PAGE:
Adding in the ideal backcourt partner for Devin Booker includes some semblance of untapped upside on defense. Luckily with his +5” wingspan at 6’8”, Okobo could handle the duty of covering primary initiators. His motor is inconsistent on that end, but if he buys into playing both ends he could quickly become one of the bigger steals in the mid-first round.
Again, inconsistency is the biggest thorn in Okobo’s side. Whether he’s hot and cold scoring or just not trying much defensively, Okobo definitely has his negative moments. The thing is, with his lack of experience, it’s more like much-needed growing pains for him to experience. As evidence by his assist to turnover ratio and +20 turnover percentage, Okobo needs to slow down and read the floor better.
The Trae Young comparison with Okobo also shines through in terms of their shot selection, which can be very poor. When Young is chucking a few feet past the half court line, so is Okobo. However, he’s still hitting those shots with high marks so his range is almost limitless.
Some concern creeps in when Okobo gets inside the perimeter because far too often he has to settle for jumpers because of his lack of blow-by speed. From the games I watched on Okobo, if there is a rim protector out there, he tends to have his difficulties. There is some worry about how he can effectively finish through contact, but it could quickly be put to rest as he continues to grow into his frame at only 180 pounds.
Most of my main concerns with Okobo rest on areas that could be improved over his first few years in the league — familiarity with the position and continuing to physically mature in an NBA setting — but he could quickly turn into someone I have criminally underrated on my big board soon enough. There is some separation on it from Okobo and others like Melton, for example, but his upside is extremely high and it wouldn’t surprise me to see him heavily in play for Phoenix at No. 16.
Physical Profile Overview
Wingspan: 6’8” (+5” H2W)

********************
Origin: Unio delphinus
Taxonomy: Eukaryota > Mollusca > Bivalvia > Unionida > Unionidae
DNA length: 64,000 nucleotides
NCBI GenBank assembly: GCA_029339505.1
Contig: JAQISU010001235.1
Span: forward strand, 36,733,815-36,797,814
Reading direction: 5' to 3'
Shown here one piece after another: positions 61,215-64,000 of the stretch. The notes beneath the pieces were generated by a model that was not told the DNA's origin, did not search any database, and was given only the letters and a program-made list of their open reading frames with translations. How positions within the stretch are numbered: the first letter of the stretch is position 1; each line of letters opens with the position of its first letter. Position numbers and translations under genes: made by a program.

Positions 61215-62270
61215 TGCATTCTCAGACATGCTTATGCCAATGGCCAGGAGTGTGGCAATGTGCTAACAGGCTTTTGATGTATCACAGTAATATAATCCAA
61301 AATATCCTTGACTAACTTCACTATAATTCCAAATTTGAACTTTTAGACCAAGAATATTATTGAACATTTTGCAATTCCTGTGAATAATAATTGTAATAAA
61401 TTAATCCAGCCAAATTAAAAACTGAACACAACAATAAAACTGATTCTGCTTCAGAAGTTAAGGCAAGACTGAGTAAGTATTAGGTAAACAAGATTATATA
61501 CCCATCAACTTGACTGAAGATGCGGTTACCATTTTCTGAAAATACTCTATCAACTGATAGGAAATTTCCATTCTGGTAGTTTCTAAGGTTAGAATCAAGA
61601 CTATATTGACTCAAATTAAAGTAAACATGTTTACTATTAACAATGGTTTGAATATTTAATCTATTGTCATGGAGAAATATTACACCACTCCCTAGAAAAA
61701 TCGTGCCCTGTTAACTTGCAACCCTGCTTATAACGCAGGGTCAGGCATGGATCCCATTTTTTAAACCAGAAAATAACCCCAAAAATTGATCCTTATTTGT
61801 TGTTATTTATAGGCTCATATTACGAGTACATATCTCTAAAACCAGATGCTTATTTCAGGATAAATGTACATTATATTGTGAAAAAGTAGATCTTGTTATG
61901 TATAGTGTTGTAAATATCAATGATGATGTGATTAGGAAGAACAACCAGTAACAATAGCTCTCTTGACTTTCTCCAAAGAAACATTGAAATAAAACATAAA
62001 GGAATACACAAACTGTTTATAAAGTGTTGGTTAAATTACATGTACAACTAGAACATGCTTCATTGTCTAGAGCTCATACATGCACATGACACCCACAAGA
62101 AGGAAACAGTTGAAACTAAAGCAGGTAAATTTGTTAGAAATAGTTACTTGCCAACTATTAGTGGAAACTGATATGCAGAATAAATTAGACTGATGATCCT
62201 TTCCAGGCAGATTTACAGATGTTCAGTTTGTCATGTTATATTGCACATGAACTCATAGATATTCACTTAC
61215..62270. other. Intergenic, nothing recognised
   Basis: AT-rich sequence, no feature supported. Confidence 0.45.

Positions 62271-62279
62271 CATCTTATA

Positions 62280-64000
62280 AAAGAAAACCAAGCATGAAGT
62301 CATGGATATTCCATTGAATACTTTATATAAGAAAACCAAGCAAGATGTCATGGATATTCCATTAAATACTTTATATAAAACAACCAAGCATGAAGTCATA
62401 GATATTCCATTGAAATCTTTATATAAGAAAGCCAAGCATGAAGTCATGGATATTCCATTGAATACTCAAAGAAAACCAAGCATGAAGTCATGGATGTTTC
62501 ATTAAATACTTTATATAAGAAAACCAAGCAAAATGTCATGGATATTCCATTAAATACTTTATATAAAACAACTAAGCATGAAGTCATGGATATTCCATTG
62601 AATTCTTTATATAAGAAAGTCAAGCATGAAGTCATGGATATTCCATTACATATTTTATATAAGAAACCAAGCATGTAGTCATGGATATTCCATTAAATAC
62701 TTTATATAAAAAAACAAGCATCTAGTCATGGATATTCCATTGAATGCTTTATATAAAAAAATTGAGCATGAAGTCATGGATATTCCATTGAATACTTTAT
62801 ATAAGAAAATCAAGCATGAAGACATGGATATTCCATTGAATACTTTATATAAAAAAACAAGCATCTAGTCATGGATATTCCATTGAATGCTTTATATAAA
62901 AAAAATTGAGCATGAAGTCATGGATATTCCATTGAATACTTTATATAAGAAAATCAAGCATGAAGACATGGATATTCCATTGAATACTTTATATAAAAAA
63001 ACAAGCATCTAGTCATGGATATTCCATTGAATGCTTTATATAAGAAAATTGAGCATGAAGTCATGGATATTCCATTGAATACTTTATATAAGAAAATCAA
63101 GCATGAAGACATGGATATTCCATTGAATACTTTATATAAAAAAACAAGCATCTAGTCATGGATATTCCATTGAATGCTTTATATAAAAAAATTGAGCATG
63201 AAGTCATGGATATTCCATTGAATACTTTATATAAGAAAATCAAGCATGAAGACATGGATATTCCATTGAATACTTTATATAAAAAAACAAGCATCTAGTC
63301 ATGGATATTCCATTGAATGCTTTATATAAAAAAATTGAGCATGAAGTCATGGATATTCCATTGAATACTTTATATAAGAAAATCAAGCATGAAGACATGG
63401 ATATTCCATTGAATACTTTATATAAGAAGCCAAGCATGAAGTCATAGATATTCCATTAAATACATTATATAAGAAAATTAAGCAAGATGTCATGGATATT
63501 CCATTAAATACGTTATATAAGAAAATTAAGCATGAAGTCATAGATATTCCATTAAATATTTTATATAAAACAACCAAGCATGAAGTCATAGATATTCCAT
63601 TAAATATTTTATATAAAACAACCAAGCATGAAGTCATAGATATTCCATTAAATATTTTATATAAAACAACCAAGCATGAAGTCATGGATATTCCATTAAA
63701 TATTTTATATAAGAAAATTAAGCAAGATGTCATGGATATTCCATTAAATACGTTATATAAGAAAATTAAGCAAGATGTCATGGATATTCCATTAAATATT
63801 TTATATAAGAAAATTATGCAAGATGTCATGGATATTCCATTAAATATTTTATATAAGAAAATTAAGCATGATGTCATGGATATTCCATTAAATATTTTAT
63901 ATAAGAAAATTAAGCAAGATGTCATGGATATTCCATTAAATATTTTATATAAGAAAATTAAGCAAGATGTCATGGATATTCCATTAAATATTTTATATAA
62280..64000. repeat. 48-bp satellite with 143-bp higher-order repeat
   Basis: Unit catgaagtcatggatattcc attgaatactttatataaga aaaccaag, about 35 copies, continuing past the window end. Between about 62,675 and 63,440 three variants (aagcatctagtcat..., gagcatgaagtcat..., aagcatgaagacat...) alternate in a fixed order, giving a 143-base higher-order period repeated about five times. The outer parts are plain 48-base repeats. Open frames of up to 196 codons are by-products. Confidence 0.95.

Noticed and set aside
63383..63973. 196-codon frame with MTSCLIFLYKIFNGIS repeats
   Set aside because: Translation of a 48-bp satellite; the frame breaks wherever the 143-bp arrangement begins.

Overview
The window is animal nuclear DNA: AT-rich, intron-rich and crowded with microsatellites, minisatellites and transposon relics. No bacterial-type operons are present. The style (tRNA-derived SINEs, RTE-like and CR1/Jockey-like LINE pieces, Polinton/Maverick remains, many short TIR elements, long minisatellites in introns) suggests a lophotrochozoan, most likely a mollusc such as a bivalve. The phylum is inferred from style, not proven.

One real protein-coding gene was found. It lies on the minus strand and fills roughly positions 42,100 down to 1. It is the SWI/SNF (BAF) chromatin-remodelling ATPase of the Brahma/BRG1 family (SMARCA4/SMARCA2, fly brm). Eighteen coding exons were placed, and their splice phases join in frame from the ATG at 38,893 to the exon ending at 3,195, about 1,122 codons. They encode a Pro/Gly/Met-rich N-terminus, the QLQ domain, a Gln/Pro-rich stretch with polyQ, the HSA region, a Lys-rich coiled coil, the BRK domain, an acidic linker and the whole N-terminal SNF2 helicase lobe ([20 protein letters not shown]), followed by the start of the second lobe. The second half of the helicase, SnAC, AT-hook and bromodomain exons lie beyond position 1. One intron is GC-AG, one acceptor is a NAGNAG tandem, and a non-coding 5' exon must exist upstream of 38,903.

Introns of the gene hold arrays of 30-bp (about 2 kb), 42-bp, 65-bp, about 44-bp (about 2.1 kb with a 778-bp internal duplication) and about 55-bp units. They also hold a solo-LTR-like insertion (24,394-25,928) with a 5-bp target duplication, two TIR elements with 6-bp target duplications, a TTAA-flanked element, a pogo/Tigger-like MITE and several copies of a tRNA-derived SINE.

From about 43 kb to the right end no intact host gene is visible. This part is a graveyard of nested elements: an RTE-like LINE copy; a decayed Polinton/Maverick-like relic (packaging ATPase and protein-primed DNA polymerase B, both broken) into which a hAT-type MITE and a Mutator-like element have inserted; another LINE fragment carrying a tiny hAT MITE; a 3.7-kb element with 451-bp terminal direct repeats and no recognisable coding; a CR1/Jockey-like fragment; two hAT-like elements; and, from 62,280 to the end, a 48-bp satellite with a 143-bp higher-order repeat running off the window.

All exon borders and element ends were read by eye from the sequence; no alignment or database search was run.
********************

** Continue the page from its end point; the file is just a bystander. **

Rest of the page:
Standing Reach: Unknown
Fit in Phoenix
After coming through Phoenix earlier this month for a pre-draft workout going up against West Virginia’s Jevon Carter, one of the most physical on-ball defenders in the 2018 draft, both Okobo and Assistant GM Pat Connelly believe he’s more in position to contribute next season compared to being drafted and stashed back in France.
Going in the direction of Ayton up top, which seems like a foregone conclusion at this point, the Suns would need to address their need at point guard either at No. 16 or via trade. However, if Phoenix sticks with their second first round selection, I could envision a scenario where they are debating these following prospects in their war room: Aaron Holiday, Melton and Okobo. All three bring different elements to the table, and going in the right direction would be obviously crucial.
Okobo’s blend of scoring, playmaking, and three-point shooting make him someone who could easily slide right behind Brandon Knight (or maybe another PG) next year while he learns the ropes. In second unit lineups alongside T.J. Warren, he would be an ideal match because he could capitalize off drive-and-kick opportunities as the spot-up man. That could also occur if he’s sharing the floor with Booker, and it’s perfect that Okobo is comfortable both on and off ball.
If the Suns believe Okobo truly does have high three-level scoring and defensive upside, taking a flyer on him at No. 16 could be an avenue they decide upon once June 21 rolls around.
Big Board: No. 28 (No. 6 Ball Handler)
Comparison: Ceiling - Mini James Harden / Floor - Rodrigue Beaubois